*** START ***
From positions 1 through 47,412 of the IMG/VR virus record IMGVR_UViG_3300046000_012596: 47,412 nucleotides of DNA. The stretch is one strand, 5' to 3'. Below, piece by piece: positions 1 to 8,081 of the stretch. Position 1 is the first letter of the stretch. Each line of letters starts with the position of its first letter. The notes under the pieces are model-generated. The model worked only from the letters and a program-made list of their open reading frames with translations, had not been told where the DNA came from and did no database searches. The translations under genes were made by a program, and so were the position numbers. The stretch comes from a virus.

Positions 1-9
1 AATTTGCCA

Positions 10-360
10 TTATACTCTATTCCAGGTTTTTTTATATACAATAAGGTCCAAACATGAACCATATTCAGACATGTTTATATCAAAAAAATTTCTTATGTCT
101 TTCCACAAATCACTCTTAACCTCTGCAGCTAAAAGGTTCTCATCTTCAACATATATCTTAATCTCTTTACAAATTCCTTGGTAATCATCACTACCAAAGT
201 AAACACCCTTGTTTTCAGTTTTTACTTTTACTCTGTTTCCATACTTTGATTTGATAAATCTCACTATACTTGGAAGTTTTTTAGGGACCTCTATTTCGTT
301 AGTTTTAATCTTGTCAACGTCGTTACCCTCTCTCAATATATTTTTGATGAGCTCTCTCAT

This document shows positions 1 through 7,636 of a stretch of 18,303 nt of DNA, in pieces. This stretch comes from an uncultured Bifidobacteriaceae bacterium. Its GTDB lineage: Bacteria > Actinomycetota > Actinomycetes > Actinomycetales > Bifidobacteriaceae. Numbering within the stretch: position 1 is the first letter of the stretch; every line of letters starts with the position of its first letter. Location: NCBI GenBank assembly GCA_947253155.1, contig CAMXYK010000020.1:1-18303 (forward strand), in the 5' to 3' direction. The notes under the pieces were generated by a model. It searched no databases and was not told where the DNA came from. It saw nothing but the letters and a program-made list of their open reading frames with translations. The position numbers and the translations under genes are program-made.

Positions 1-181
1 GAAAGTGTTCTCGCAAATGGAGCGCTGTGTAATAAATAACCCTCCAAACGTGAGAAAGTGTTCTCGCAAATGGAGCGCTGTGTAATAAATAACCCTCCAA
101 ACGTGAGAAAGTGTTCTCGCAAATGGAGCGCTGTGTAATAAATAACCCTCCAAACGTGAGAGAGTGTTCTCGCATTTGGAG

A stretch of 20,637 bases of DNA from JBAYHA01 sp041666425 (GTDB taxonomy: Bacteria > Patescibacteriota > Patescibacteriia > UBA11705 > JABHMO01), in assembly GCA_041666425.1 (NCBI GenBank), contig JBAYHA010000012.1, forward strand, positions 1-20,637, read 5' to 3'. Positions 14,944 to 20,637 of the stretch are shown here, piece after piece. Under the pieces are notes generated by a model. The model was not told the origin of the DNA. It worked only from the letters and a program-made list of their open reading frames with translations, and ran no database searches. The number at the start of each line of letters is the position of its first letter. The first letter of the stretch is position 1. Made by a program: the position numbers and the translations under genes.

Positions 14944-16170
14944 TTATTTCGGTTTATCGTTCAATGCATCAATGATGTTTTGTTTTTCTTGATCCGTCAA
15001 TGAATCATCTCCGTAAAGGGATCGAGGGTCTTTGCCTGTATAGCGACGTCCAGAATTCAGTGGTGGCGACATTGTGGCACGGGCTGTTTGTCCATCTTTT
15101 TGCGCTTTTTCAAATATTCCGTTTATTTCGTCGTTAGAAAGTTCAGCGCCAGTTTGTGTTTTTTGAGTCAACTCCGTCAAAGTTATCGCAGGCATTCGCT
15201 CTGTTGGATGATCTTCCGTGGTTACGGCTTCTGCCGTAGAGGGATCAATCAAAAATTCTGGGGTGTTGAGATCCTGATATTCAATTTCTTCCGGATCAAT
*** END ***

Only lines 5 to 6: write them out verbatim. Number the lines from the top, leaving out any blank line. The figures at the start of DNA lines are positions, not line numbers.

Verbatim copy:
10 TTATACTCTATTCCAGGTTTTTTTATATACAATAAGGTCCAAACATGAACCATATTCAGACATGTTTATATCAAAAAAATTTCTTATGTCT
101 TTCCACAAATCACTCTTAACCTCTGCAGCTAAAAGGTTCTCATCTTCAACATATATCTTAATCTCTTTACAAATTCCTTGGTAATCATCACTACCAAAGT